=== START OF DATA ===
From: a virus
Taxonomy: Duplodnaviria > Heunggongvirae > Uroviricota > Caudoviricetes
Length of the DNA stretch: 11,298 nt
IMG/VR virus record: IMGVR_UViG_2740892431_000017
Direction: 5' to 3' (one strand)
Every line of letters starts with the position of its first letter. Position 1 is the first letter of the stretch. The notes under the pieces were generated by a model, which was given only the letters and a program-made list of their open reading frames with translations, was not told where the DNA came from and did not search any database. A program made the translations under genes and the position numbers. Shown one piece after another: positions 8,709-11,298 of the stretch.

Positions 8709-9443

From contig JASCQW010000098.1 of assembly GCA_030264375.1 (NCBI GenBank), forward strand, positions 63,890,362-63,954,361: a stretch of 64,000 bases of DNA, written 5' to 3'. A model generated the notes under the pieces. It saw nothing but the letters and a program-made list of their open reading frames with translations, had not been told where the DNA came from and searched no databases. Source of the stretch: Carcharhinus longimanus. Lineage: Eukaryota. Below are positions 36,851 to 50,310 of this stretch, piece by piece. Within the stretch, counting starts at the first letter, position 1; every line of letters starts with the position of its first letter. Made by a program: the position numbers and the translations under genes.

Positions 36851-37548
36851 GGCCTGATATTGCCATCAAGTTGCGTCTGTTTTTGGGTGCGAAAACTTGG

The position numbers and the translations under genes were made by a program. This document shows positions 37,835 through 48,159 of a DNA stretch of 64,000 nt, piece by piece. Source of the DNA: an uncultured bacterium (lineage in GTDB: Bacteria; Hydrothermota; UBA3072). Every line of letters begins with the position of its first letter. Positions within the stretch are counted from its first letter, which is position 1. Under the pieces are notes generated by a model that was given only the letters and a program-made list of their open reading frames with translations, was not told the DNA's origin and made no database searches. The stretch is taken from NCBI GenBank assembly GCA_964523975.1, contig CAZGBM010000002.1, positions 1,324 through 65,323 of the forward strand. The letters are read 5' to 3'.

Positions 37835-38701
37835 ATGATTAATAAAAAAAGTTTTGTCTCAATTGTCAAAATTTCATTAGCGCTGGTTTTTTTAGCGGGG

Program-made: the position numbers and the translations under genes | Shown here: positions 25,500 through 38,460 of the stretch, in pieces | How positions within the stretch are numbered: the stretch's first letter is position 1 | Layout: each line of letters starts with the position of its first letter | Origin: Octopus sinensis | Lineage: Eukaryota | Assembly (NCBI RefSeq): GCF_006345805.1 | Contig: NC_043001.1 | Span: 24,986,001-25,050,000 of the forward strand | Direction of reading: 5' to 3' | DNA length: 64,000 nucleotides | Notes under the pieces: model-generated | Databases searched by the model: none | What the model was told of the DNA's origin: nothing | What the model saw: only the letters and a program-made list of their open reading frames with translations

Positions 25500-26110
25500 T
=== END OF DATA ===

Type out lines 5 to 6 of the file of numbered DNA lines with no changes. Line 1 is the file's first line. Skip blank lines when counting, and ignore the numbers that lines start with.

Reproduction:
Direction: 5' to 3' (one strand)
Every line of letters starts with the position of its first letter. Position 1 is the first letter of the stretch. The notes under the pieces were generated by a model, which was given only the letters and a program-made list of their open reading frames with translations, was not told where the DNA came from and did not search any database. A program made the translations under genes and the position numbers. Shown one piece after another: positions 8,709-11,298 of the stretch.